Let me say thank you again to all of our associates who built us momentum that made this result possible. We have a lot of strong teammates helping us, including our outstanding brand partners. Without great teamwork and excellent performance across our entire company and with our vendors and suppliers record results like these just don't happen. It takes a balanced team effort to win a championship, and that's how we look at what we are trying to do here. Not just win a game or a series but build a team that wins on a consistent basis. Even champions run into difficult stretches, the air pocket of lower sales we experienced in the second half of January and early February dissipated somewhat, and as Lauren mentioned, our comp cadence improved significantly as the months of Q1 progressed.
Sales this quarter are similarly off to a bit of a slow start with comps in May running about flat so far. Store comps are down slightly, offset by gain in our direct sales. I'm sure you all know that it would be unwise to put too much weight on sales over period of just a few weeks' weather, holiday shifts, store remodels, and of course different launch cadences can cause deviations from the longer term trend. We believe the current comp rate will improve over the remainder of the quarter, and as Lauren said, over the balance of the year we still expect to drive a mid-single digit comp gain.
Turning back to what drove our record results in Q1, basketball continued to be the biggest driver of our business in the first quarter with Jordan both retro and lifestyle product, particularly strong; the marquee player shoes such as LeBron, KD and Kobe are also selling well.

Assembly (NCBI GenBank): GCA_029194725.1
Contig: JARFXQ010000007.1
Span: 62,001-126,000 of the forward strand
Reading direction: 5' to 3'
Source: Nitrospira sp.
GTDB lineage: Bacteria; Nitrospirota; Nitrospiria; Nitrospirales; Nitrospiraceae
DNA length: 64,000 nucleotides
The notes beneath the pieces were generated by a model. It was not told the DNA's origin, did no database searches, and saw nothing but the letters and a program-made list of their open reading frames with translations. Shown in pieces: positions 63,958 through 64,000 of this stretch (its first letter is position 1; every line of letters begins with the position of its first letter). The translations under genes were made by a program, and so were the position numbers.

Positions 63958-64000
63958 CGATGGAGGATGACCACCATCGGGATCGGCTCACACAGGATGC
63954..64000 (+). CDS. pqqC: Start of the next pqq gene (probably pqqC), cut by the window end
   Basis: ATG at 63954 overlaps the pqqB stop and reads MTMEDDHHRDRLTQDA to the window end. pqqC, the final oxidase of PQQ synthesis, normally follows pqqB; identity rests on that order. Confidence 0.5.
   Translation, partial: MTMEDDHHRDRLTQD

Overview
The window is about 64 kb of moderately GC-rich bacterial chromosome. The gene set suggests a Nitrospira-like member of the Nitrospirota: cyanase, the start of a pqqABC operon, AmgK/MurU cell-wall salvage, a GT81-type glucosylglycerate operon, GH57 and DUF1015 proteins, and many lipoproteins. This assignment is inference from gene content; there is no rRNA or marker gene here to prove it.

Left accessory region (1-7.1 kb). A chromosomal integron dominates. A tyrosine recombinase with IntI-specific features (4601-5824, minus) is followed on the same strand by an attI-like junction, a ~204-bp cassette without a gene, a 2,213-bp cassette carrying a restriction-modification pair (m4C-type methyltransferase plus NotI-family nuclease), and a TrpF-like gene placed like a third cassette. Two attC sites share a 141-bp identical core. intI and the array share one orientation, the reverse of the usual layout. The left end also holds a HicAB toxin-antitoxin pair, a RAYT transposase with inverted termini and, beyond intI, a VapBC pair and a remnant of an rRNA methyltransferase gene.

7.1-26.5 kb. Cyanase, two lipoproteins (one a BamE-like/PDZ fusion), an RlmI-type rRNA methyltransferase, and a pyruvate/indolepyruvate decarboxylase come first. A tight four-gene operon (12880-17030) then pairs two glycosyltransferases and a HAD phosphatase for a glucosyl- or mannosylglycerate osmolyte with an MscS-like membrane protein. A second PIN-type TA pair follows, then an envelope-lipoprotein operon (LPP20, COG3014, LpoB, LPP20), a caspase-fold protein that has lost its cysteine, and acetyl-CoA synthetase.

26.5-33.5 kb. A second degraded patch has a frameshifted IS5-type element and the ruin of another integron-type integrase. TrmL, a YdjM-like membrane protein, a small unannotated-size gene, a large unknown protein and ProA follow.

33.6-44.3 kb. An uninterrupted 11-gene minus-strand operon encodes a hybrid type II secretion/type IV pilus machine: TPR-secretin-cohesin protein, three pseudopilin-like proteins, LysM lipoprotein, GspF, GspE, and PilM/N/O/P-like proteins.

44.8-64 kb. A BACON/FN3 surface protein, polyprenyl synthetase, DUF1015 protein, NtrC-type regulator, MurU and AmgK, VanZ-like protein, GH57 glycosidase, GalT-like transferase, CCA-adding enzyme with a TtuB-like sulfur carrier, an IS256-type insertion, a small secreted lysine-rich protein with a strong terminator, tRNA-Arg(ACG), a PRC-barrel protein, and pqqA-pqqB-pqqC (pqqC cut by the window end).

The running business in the U.S. was up in the quarter as well led by Nike Free and our technical vendors such as ASICS, Brooks and Mizuno. Running continues to trend off in some European markets as many of our customers there are shifting to more basketball silhouettes, especially Jordan. As temperatures have risen recently in our major markets around the world, the running business is improving, which is good to see especially since it's not pulling away from our basketball business.
The lifestyle footwear business led by various adidas and Nike styles continues to perform well for us. Although the cross training business that featured Griffey and Nomo last year was down in the quarter. Some product releases in that category were pushed back into Q2 this year. So, we're optimistic that this business will pick-up as a better assortment get into our stores and into our online sites. Overall, we're pleased with the performance of all of the legs of our stool, basketball, running, lifestyle footwear, and apparel. The Nike Jordan, adidas and Under Armour brands led the way in apparel with fleece and tees doing well. Graphic and Attitude tees from our team addition facility performed well throughout our banners. The color hookups of tees and shorts with the hottest shoes continued to excite our customers with one of the best examples being the Jordan Grey package that launched at the end of the quarter.
Increases in apparel sales have been substantially exceeding footwear sales increases in the past couple of years as we improve the assortments in each of the banners and told much stronger brand and color stories. In the first quarter of this year, the two categories increased close to the same pace. As a result, our apparel penetration was at about the same level year-over-year. We believe apparel sales were impacted more than footwear by the cold weather in the first quarter of this year compared to last. Long-term however, we still believe we have the ability to drive apparel penetration close to the 30% level it was back a decade ago.